Officers become teachers in fight against crime

Published 12:00 am Wednesday, December 26, 2007

FRANKLIN—Citizens learned how to do their part in the fight against crime during the latest special combined meeting of wards 3, 4 and 5 held at the National Guard Armory.

Organized by Councilwomen Rosa Lawrence, Vice Mayor Raystine Johnson and Mary Hilliard, this was one of a series of meetings stemming from citizens’ fear and concerns regarding recent violence in these wards.

Cpl. Keith Rose, along with patrol officers Joseph Spurling and Terrance Howell of the Franklin Police Department, gave a presentation that informed approximately 36 participants about the effectiveness of Neighborhood Watch Program and how to report incidents in their neighborhood.

“Neighborhood Watch is not just about crime,” said Rose. “It’s about knowing who is in your neighborhood and taking care of the people around you.”

The officers presented different scenarios of incidents that have been going on in their neighborhoods that even utilized a car and realistic toy guns—common types that are sold to youth.

After each scenario, someone in the audience was asked what they saw. Some were surprised at how little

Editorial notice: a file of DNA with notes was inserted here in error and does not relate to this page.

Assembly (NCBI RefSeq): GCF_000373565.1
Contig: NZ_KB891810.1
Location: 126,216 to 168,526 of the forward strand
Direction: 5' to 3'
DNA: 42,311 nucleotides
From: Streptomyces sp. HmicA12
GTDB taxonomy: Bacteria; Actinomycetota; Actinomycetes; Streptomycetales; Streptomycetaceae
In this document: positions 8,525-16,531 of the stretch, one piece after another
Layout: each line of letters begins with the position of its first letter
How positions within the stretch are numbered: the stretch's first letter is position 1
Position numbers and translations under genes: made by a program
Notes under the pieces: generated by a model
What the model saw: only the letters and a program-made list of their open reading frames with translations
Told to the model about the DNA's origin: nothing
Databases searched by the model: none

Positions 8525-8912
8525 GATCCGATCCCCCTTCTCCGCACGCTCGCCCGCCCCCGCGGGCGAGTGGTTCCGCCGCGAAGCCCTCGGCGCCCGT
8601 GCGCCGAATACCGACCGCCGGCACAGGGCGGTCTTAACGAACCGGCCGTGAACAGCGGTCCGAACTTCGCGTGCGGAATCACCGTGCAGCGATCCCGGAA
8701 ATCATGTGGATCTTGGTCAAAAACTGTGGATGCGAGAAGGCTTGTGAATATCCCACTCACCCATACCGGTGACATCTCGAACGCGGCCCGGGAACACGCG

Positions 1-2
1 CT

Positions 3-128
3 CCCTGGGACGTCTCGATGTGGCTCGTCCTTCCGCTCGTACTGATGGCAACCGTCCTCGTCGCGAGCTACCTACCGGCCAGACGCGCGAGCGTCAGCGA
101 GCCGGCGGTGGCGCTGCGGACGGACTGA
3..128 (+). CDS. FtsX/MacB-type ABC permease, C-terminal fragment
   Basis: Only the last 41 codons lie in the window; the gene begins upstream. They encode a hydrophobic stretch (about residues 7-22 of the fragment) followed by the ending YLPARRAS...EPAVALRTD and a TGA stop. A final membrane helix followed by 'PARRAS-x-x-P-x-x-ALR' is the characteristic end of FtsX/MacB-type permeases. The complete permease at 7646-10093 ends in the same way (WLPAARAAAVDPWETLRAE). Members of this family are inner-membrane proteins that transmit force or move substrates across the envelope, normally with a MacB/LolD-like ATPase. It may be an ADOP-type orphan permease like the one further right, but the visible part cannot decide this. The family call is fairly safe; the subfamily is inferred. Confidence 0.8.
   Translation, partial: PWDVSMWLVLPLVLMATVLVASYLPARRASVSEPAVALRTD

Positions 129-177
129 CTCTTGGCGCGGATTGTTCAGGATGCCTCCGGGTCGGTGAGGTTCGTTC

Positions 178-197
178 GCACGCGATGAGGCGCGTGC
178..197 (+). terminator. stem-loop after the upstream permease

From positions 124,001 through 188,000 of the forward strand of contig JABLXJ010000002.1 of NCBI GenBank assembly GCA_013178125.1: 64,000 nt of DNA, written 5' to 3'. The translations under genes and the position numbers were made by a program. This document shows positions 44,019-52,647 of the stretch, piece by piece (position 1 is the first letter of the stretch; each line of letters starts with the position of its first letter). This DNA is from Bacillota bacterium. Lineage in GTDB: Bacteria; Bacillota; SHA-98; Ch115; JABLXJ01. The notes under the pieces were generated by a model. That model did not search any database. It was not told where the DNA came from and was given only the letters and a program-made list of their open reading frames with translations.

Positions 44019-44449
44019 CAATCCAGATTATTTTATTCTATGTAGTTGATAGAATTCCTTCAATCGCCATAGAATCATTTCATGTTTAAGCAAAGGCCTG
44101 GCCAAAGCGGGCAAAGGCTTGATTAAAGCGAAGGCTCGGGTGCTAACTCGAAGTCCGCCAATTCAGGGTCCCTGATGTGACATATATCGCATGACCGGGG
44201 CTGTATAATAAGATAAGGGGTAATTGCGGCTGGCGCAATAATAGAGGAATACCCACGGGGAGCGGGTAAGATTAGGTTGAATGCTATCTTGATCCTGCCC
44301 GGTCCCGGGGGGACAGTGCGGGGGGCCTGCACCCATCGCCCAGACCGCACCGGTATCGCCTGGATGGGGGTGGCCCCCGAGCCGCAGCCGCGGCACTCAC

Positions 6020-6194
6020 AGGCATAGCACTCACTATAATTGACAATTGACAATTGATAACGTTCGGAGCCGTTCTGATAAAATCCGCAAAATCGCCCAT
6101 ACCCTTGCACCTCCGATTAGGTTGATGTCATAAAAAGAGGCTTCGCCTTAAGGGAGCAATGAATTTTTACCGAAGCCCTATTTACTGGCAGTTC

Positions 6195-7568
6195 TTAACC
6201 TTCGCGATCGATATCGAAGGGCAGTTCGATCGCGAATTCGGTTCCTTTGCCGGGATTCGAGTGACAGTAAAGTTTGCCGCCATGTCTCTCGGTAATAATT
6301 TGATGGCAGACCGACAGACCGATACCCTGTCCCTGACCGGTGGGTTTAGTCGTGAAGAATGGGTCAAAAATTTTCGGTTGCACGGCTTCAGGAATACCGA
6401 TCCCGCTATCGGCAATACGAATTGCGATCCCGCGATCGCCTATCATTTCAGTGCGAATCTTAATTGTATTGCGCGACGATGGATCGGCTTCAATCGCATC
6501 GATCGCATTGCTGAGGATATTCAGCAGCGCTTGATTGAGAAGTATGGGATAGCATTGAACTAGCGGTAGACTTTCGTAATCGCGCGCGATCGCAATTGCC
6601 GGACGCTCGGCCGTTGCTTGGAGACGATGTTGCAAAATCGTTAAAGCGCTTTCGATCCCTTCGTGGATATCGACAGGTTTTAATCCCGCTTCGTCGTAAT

detail they could recall.

“You’d be surprised at how you don’t know how to report things,” Rose said. “I’m trying to let you know how your emotions override your perceptions of what you saw. You see how fast a crime scene can develop.”

But, “You are our eyes and ears,” said Rose.

Rose said even a unfamiliar car parked for any length of time is a reason to alert the police, even if a citizen has been told it is broken down.

“There are (drug) deals going on there, or the car is stolen, and they are coming back to get it later,” he said.

He credited the officers helping him with the presentation for volunteering to walk the streets during their own time, and said it had proven productive. Rose said people would see more foot patrols in the three wards. He also reassured citizens that complaints or reports called in by citizens are anonymous.

“No one can hear you on our radios now,” he said. “Let’s get that myth out of the way. The police chief took care of that.

“We’ve got to get out of this mindset of Franklin 20 years ago. We can’t leave our doors unlocked anymore. Those days are over.”

Rose stressed how important it is to form Neighborhood Watch groups, and for each group to stay in communication with each other to keep everyone informed about what others are doing.

“They key to Neighborhood Watch is unity,” Rose said.

Rose and the officers fielded questions from citizens and offered more tips to them.

The next meeting for the three wards, to be announced at a later date, will focus on gang paraphernalia, clothing and signs.

“Gang members are using (Web sites like) YouTube and myspace to recruit children on the Internet,” Rose said. “Your child could have a predator talking to them all day.”